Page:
Jakob Breitschmid opened his watch maker’s shop on the Pfistergrasse in Lucerne in 1854. He enjoyed a successful career and at some point in the late 1870s decided to take on an apprentice – a young man called Eduard Jakob Gübelin. Gübelin was born in East Switzerland in 1861 but subsequently moved to Lucerne and took up his position with the master craftsman Breitschmid. After time spent in Paris as a journeyman jeweller, Gübelin returned to Lucerne and re-joined his original teacher in the business. In 1886 Gübelin married his master’s daughter Bertha and became his father-in-law’s business partner before finally taking over the business completely in 1899 and renaming it House of Gübelin.
In 1903 they opened a boutique in the former Hotel d’Angleterre on the Schwanenplatz right on the shore of Lake Lucerne. In 1923 they opened their own jewellery workshops to be able to offer fine quality jewels designed and made in house. In the same year Gübelin’s son, Eduard Moritz, set up a small gemmological laboratory in order to test and assess the gemstones that the firm was going to use in its jewellery. This was the beginning of what is today one of the best known and most widely respected gemmological laboratories in the world.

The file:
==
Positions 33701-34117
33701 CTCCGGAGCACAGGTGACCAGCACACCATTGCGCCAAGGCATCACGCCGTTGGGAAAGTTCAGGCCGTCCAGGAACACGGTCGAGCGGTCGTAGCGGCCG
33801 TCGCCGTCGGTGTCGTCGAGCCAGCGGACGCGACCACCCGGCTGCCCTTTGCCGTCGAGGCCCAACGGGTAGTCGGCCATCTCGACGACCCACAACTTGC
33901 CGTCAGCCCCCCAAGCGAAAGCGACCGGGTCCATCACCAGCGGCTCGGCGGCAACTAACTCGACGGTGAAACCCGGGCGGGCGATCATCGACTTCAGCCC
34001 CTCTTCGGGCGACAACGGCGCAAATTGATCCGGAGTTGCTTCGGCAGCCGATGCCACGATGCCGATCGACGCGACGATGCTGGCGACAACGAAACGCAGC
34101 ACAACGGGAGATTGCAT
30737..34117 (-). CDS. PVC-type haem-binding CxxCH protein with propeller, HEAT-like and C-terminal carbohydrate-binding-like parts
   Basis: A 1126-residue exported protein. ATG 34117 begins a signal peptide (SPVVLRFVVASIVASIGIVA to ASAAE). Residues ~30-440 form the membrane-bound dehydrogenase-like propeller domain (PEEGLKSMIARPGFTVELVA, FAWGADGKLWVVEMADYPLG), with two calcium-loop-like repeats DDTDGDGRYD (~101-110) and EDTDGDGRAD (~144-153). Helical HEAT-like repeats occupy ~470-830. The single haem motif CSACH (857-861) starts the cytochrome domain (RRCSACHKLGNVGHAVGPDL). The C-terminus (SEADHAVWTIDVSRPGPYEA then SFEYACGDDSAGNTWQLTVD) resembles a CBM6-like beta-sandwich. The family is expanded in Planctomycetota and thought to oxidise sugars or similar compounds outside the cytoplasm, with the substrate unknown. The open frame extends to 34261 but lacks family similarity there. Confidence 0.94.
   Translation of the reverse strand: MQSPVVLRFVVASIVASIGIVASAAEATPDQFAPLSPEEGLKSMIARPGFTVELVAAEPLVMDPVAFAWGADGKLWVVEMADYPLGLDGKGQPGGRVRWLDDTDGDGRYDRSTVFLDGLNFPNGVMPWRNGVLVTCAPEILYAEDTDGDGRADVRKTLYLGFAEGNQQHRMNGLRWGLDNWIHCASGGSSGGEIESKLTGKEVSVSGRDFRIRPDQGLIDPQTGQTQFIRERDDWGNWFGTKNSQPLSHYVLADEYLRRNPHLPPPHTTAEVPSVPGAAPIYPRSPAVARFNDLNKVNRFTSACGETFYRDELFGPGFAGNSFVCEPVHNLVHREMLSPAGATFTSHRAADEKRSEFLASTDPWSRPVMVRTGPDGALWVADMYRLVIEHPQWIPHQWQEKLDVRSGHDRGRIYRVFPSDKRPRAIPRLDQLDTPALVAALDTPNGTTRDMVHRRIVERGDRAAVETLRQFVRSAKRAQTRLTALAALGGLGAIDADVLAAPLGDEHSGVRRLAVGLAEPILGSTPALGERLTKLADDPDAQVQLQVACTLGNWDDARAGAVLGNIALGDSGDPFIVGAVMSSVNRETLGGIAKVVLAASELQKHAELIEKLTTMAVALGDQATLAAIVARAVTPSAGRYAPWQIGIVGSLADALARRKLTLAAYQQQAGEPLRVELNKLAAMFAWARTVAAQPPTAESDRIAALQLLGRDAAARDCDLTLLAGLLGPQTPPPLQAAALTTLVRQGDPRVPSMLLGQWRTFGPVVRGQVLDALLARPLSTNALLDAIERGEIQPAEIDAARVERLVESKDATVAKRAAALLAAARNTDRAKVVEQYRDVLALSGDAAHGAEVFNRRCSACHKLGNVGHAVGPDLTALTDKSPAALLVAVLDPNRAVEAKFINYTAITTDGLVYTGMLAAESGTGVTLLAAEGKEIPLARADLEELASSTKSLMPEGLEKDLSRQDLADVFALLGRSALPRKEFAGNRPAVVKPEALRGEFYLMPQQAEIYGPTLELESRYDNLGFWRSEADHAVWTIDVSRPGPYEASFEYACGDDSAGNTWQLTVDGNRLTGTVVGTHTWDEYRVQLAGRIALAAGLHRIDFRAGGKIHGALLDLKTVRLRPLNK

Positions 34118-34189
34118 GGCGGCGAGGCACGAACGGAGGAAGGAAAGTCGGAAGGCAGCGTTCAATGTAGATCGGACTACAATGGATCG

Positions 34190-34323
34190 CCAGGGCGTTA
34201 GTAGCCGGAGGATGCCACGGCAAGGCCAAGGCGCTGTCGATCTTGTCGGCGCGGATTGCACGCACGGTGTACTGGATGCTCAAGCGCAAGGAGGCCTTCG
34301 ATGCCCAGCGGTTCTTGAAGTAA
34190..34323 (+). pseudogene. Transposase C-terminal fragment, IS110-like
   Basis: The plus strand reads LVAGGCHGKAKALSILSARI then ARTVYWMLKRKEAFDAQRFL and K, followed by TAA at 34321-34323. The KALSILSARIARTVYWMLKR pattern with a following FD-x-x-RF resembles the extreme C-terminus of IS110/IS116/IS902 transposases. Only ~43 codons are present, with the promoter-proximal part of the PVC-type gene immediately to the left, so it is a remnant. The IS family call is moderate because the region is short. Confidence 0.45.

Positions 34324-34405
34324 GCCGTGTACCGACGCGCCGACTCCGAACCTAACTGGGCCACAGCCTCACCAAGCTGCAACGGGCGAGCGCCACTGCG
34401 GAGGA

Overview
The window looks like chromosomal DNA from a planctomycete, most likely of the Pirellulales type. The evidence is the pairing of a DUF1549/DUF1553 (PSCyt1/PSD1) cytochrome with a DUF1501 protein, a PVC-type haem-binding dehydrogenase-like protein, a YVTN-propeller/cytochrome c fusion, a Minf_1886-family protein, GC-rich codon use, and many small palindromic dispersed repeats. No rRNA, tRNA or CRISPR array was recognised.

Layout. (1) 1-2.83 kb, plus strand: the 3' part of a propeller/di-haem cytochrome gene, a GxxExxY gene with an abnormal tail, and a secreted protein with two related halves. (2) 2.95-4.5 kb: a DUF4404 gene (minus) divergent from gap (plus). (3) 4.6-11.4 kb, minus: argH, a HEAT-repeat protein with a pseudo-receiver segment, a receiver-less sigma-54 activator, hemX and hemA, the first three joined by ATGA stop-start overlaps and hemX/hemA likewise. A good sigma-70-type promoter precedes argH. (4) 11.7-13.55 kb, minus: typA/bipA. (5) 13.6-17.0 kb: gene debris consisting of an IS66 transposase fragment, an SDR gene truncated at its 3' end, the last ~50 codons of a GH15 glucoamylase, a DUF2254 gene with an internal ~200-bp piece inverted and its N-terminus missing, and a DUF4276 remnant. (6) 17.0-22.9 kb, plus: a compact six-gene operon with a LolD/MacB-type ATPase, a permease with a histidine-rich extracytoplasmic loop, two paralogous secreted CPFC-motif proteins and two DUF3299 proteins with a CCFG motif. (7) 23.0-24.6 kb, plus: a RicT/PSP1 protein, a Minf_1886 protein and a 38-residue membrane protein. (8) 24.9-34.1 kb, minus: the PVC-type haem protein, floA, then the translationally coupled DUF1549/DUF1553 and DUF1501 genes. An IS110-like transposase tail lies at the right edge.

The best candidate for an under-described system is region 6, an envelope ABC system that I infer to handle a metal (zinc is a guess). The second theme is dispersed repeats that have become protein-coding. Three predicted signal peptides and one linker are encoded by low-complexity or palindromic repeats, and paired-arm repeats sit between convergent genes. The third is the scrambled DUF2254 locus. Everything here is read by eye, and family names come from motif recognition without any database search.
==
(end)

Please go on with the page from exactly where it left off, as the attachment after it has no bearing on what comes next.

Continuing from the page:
In 1945 Eduard’s sons assumed responsibility for the business with Walter managing the day to day running of the business and the ateliers whilst his brother Eduard Josef looked after all aspects of the gems and laboratory. Eduard spent many years studying gemstones both in Europe and the USA, inventing instruments to further his research and becoming a pioneer in the art of photomicrography. He recorded the inner world of gems and the inclusions that aided identification and value assessments in a way no-one had done before. Today the Gübelin gemmological laboratory has branches in Hong Kong and New York as well as Lucerne and they provide trusted analysis and reports for a wide range of corporate clients.